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A new approach to repairing damaged joint surfaces

Mr Datta Gorav

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Orthopaedic consultant Mr Gorav Datta is leading the ABICUS trial for people with knee or hip pain which is assessing whether cartilage can be repaired using a patient’s own stem cells and provide better outcomes than current treatments.

Known as ABICUS – Autologous Bone Marrow Implantation of Cells University Hospital Southampton – the new technique aims to grow a new joint surface within damaged knees and hips to relieve symptoms of pain and disability.

People suffering with hip or knee pain can be referred to Mr Datta at University Hospital Southampton NHS Foundation Trust for assessment of their eligibility for participation in the trial.

You can read more below, on the ABICUS FAQs page or download the ABICUS trial advert. Should you require any further information please contact Mr Gorav Datta (023 8120 5292), or email

Cartilage damage and joint pain

Cartilage is a tough, flexible tissue that covers the surface of joints and enables bones to slide over one another while reducing friction and acting as a shock absorber.

Damage to this tissue in the knee or hips is common and occurs mainly following sudden twists or direct blows, such as falls or heavy tackles playing sports such as football and rugby, but can also develop over time through gradual wear and tear.

Damage to the articular cartilage (chondral defects) does not heal when injured, leading to exposure of the bone itself, this may increase in size over time leading to increased pain and disability. Untreated, chondral defects may eventually lead to osteoarthritis and patients may ultimately require joint replacements to relieve symptoms.

Comparing current treatment with ABICUS

The ABICUS trial is a clinical trial conducted at University Hospital Southampton NHS Foundation Trust. It is comparing outcomes between the new ABICUS procedure and a conventional procedure used to treat damaged joint surfaces in the hips and knees.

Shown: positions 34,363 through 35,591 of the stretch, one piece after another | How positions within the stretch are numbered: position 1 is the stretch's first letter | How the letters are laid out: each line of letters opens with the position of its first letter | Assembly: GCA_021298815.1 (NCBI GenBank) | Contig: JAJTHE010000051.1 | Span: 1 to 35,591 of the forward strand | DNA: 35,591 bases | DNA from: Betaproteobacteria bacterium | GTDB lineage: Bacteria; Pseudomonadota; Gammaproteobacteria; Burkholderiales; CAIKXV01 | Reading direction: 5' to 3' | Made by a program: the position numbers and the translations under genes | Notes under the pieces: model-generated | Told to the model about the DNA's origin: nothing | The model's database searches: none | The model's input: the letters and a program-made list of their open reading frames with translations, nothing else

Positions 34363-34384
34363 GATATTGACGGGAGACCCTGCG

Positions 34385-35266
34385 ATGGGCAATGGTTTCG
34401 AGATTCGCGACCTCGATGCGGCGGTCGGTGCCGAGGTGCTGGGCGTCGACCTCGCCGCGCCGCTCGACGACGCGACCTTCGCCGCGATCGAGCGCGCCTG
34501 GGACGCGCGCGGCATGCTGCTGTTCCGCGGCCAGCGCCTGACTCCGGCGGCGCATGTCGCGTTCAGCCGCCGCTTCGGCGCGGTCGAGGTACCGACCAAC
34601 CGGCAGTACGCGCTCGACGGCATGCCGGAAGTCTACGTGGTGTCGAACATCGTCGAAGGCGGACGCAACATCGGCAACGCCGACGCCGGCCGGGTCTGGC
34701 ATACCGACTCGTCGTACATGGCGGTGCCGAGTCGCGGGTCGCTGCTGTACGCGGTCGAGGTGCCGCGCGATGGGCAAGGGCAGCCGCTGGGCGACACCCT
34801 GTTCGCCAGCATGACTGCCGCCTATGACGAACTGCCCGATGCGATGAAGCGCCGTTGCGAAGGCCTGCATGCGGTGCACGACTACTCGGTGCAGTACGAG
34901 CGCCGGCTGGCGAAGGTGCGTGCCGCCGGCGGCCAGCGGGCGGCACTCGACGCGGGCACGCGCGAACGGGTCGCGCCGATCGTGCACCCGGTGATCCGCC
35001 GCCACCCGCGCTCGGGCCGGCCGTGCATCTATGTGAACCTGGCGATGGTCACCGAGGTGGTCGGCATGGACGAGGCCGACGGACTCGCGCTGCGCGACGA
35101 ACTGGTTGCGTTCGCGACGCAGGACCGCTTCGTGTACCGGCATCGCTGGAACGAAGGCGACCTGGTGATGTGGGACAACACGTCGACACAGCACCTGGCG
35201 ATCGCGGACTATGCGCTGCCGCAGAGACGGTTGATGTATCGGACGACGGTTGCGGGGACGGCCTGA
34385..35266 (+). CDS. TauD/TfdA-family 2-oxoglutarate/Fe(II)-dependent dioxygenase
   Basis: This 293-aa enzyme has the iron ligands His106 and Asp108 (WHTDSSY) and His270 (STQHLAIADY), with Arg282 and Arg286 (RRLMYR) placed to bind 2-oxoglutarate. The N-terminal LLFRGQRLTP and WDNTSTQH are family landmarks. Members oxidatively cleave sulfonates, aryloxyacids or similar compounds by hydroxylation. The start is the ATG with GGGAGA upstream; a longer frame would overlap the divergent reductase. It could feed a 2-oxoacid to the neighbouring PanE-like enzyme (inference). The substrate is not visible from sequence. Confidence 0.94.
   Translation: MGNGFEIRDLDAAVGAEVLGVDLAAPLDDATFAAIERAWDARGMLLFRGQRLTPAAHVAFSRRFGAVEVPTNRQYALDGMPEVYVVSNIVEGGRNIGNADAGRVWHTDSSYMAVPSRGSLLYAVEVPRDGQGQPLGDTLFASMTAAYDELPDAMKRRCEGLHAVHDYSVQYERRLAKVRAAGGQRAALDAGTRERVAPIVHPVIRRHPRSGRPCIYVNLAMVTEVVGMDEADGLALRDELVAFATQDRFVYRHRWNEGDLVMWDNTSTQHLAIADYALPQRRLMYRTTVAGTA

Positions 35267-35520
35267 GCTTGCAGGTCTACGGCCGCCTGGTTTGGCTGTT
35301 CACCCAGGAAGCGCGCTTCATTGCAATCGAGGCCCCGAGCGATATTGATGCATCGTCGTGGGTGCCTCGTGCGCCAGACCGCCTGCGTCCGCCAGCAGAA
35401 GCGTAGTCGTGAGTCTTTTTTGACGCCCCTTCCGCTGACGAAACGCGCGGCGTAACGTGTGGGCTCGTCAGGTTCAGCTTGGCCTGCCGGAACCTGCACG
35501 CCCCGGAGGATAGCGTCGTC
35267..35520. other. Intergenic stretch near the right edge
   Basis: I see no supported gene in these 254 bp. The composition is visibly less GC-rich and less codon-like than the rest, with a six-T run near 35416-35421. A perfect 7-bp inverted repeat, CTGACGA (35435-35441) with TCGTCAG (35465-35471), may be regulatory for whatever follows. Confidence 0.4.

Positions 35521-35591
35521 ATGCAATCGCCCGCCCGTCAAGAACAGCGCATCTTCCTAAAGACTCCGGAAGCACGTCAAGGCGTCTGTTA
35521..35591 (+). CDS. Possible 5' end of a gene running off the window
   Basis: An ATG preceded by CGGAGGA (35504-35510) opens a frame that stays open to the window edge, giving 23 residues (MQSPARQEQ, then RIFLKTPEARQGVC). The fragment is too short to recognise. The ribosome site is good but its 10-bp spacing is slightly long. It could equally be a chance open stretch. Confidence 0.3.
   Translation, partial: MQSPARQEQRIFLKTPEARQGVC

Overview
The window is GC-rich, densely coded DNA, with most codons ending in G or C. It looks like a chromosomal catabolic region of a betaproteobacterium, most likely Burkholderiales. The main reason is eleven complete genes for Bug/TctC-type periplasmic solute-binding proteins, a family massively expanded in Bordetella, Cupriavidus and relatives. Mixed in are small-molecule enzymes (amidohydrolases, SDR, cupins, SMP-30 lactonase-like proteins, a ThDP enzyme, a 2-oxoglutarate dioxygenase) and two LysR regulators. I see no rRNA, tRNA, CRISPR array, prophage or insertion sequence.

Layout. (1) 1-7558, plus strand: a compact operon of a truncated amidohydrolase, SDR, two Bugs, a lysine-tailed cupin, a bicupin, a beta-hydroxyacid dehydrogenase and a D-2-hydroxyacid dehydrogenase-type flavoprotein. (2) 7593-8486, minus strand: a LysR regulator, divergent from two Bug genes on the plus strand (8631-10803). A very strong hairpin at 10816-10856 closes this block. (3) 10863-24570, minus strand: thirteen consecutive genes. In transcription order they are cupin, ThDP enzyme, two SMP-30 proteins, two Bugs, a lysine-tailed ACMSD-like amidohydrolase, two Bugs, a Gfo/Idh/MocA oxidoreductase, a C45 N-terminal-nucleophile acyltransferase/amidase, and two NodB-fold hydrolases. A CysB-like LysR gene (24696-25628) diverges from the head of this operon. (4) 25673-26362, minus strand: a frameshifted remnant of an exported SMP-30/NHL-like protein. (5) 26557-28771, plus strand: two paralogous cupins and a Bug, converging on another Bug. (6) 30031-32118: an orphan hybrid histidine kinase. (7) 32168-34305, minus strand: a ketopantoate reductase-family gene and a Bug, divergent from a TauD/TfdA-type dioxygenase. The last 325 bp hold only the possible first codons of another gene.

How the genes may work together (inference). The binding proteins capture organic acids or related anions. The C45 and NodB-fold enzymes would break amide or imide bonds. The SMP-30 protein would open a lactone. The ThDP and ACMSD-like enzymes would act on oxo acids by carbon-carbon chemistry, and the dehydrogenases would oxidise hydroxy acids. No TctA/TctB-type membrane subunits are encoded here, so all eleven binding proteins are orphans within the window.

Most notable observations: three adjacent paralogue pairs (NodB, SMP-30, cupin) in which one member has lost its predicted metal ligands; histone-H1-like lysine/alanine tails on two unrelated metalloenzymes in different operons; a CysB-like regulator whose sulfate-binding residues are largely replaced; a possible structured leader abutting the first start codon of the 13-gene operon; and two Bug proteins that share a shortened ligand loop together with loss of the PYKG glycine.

The most common conventional procedure is microfracture whereby holes are made in the exposed bone to stimulate a layer of scar tissue (fibrocartilage) to ‘plug’ the defect. However, this fibrocartilage is not as durable as natural articular cartilage and may degenerate rapidly, leading to re-exposure of the defect and subsequent pain.

The ABICUS procedure uses a patient’s own stem cells to be implanted into the chondral defect via keyhole surgery with the aim of forming a regenerated joint surface and improve symptoms and outcomes. The procedure may be performed in either the hip or the knee.

The nature of the trial

The ABICUS trial is a randomised control trial where participants will be given either microfracture, or the ABICUS procedure as part of their treatment. Which treatment each person receives will be allocated randomly, to ensure a balanced test.

Both procedures are minimally invasive/arthroscopic, or ‘keyhole’, operations.

Microfracture involves making holes in the damaged subchondral bone; this leads to the formation of fibrocartilage which fills the defect in the cartilage.

The ABICUS procedure involves harvesting a patient’s own stem cells using a fine needle from the pelvis. The stem cells are concentrated and then mixed with a matrix of hyaluronic acid and then implanted into the cartilage defect via keyhole surgery.

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